31.
Olds  DL, Henderson  CR  Jr, Tatelbaum  R, Chamberlin  R.  Improving the life-course development of socially disadvantagedparents: a randomized trial of nurse home visitation.  Am J Public Health. 1988;78(11):1436-1445.PubMedGoogle ScholarCrossref
32.
Olds  DL, Eckenrode  J, Henderson  CR  Jr,  et al.  Long-term effects of home visitation on maternal life course and child abuse and neglect: fifteen-year follow-up of a randomized trial.  JAMA. 1997;278(8):637-643.PubMedGoogle ScholarCrossref
33.
Olds  D, Henderson  CR  Jr, Cole  R,  et al.  Long-term effects of nurse home visitation on children’s criminal and antisocial behavior: 15-year follow-up of a randomized controlled trial.  JAMA. 1998;280(14):1238-1244.PubMedGoogle ScholarCrossref
34.
Soares  JF,  Wu CF. Some restricted randomization rules in sequential designs.  Comm Stat Theory Methods. 1983;12(17):2017-2034.Google ScholarCrossref
35.
Olds  D, Kitzman  H, Cole  R, Robinson  J.  Theoretical and empirical foundations of a program of home visitation for pregnant women and parents of young children.  J Comm Psychol. 1997;25:9-25.Google ScholarCrossref
36.
Olds  DL. The prenatal/early infancy project. In: Price R, Cowen E, Lorion R, Ramos-McKay J, eds.  Fourteen Ounces of Prevention: A Casebook for Practitioners. Washington, DC: American Psychological Association; 1988:9-23.
37.
Cowper  DC, Kubal  JD, Maynard  C, Hynes  DM.  A primer and comparative review of major US mortality databases.  Ann Epidemiol. 2002;12(7):462-468.PubMedGoogle ScholarCrossref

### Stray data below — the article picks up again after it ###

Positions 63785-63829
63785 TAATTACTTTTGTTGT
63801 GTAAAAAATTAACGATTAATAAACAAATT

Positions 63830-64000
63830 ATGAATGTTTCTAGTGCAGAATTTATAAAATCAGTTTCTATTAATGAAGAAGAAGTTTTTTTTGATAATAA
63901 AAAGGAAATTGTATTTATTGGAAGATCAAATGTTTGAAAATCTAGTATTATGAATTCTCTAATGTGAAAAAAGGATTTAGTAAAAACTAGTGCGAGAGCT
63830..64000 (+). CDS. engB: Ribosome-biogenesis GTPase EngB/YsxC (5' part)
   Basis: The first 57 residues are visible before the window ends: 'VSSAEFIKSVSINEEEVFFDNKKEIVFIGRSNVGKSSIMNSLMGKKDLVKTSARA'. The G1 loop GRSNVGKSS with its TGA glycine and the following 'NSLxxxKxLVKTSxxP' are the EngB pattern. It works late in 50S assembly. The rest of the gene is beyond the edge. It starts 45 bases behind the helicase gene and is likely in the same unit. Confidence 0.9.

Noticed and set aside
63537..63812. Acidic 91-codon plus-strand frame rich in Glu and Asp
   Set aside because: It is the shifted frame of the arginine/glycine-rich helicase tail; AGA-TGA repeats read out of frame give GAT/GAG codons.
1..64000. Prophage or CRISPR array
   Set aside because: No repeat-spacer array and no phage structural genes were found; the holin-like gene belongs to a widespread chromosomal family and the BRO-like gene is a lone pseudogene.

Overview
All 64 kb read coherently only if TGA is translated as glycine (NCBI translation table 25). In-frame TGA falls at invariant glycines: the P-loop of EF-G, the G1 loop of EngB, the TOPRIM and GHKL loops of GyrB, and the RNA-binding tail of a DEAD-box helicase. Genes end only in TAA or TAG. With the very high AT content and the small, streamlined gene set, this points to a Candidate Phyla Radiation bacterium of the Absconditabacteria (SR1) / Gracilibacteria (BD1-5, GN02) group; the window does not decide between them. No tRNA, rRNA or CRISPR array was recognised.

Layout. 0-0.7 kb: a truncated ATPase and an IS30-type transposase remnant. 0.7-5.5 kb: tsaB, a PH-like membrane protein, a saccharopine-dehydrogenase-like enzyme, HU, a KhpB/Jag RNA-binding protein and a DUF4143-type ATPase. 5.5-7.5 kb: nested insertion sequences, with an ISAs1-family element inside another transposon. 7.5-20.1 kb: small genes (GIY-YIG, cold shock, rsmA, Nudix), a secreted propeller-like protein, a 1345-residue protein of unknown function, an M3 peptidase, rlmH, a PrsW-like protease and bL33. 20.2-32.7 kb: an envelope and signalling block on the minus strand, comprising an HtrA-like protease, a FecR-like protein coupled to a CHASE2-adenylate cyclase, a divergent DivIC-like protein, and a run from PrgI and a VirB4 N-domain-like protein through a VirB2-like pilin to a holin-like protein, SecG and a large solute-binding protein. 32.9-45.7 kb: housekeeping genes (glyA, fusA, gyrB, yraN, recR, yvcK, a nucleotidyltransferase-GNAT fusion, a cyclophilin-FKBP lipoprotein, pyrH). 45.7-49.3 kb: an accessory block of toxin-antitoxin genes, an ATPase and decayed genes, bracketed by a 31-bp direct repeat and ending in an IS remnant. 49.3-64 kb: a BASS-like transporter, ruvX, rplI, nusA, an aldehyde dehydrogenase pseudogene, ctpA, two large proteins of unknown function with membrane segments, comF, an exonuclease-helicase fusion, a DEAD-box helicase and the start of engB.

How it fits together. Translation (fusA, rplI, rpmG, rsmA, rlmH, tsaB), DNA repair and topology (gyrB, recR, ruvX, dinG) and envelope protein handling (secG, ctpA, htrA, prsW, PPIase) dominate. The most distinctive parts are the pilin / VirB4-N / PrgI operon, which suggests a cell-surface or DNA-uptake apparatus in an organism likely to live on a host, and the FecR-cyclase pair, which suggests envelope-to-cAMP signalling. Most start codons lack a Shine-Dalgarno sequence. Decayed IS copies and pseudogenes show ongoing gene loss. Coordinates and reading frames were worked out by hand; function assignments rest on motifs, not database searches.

38.
Centers for Disease Control and Prevention. Classification of Diseases and Injuries. ftp://ftp.cdc.gov/pub/Health_Statistics/NCHS/Publications/ICD-9/ucod.txt. Accessed March 4, 2014.
39.
Centers for Disease Control and Prevention; National Center for Health Statistics. International Classification of Diseases, Tenth Revision (ICD-10). http://www.cdc.gov/nchs/icd/icd10.htm. Accessed March 4, 2014.
40.
Kaplan  EL, Meier  P.  Nonparametric estimation from incomplete observations.  J Am Stat Assoc. 1958;53:457-481.Google ScholarCrossref
41.
Klein  JP.  Competing risks.  WIREs Comp Stat. 2010;2(3):333-339.Google ScholarCrossref
42.
Gray  RJ.  A class of K-sample tests for comparing the cumulative incidence of a competing risk.  Ann Stat. 1988;16(3):1141-1154.Google ScholarCrossref
43.
Clutton-Brock  TH.  The Evolution of Parental Care. Princeton, NJ: Princeton University Press; 1991.
44.
Mayes  LC, Swain  JE, Leckman  J.  Parental attachment systems: neural circuits, genes and experiential contributions to parental engagement.  Clin Neurosci Res. 2005;4(5):301-313.Google ScholarCrossref
45.
Leckman  JF, Feldman  R, Swain  JE, Eicher  V, Thompson  N, Mayes  LC.  Primary parental preoccupation: circuits, genes, and the crucial role of the environment.  J Neural Transm. 2004;111(7):753-771.PubMedGoogle ScholarCrossref
46.
Olds  DL, Sadler  L, Kitzman  H.  Programs for parents of infants and toddlers: recent evidence from randomized trials.  J Child Psychol Psychiatry. 2007;48(3-4):355-391.PubMedGoogle ScholarCrossref
47.
Zucchi  FC, Yao  Y, Ward  ID,  et al.  Maternal stress induces epigenetic signatures of psychiatric and neurological diseases in the offspring.  PLoS One. 2013;8(2):e56967. doi:10.1371/journal.pone.0056967.PubMedGoogle ScholarCrossref
48.
Leuner  B, Glasper  ER, Gould  E.  Parenting and plasticity.  Trends Neurosci. 2010;33(10):465-473.PubMedGoogle ScholarCrossref
49.
Kim  P, Leckman  JF, Mayes  LC, Feldman  R, Wang  X, Swain  JE.  The plasticity of human maternal brain: longitudinal changes in brain anatomy during the early postpartum period.  Behav Neurosci. 2010;124(5):695-700.PubMedGoogle ScholarCrossref